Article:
Since the classic study of Odegaard in 1932,(49) many studies have reported that migrants are at increased risk of schizophrenia. There have been many competing explanatory hypotheses, including selective migration, migrant stress, and socio-economic deprivation. A notable example has come from a series of studies of African-Caribbeans resident in the United Kingdom, who show a markedly higher rate of schizophrenia than do their white British-born counterparts. (3,5.9 This is in the absence of any increased risk to Caribbeans who remain in the West Indies (see Harrison (51)). Of particular interest is that this increased risk also pertains to British-born offspring of Caribbean migrants, discounting an explanation in terms of migration stress. Furthermore, there is a marked increased risk in the siblings but not the parents of this second generation;(52) this suggests an environmental effect operating particularly upon this second generation.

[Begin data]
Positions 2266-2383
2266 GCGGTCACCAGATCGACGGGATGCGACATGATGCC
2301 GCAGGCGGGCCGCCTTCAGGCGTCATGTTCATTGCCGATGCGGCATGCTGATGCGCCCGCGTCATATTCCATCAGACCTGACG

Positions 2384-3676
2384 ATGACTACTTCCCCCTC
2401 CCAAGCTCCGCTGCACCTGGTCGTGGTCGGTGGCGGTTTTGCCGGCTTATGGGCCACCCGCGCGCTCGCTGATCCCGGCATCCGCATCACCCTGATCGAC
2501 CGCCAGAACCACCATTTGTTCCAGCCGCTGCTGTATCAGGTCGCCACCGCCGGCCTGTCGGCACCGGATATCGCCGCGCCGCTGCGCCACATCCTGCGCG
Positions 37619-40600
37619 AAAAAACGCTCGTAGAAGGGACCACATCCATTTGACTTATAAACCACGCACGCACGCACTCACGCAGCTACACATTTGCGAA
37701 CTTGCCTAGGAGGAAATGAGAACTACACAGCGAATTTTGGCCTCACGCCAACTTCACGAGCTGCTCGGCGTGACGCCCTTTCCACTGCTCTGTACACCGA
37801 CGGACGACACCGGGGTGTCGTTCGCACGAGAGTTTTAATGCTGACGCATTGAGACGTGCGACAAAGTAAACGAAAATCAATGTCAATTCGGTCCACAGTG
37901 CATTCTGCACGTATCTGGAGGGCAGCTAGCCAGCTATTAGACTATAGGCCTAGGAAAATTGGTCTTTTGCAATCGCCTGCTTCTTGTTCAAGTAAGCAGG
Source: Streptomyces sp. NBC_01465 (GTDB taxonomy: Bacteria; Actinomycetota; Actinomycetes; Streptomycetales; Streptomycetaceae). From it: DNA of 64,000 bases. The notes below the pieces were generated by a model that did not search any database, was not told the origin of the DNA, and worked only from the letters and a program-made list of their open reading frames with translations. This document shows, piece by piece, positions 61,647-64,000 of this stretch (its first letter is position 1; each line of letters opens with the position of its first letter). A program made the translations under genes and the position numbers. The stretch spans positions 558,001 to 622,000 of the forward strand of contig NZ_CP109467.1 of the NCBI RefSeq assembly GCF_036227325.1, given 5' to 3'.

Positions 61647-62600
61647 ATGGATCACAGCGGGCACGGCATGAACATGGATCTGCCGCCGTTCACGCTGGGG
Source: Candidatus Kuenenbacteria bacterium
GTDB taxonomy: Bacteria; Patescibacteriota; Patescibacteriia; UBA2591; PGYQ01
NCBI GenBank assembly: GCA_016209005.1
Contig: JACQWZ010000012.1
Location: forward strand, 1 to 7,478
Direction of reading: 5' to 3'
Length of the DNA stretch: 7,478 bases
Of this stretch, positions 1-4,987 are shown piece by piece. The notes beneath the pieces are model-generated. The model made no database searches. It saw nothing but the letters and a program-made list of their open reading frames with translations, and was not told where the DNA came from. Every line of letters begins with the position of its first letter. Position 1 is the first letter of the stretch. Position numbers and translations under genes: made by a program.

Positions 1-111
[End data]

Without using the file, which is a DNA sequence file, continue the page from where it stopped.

Initial studies sought to ascertain any evidence of developmental disadvantage such as poor maternal nutrition, poor obstetric care, and possible maternal susceptibility to novel viruses. However, these studies have shown that, if anything, African-Caribbean schizophrenic patients in England show less evidence of neurodevelopmental insult than their white counterpart patients. Other research focuses on the possibility that a paranoid reaction to social disadvantage and discrimination may be one factor. Further information about these studies and similar ones from The Netherlands is given in Ch§pt§L4.3.4..

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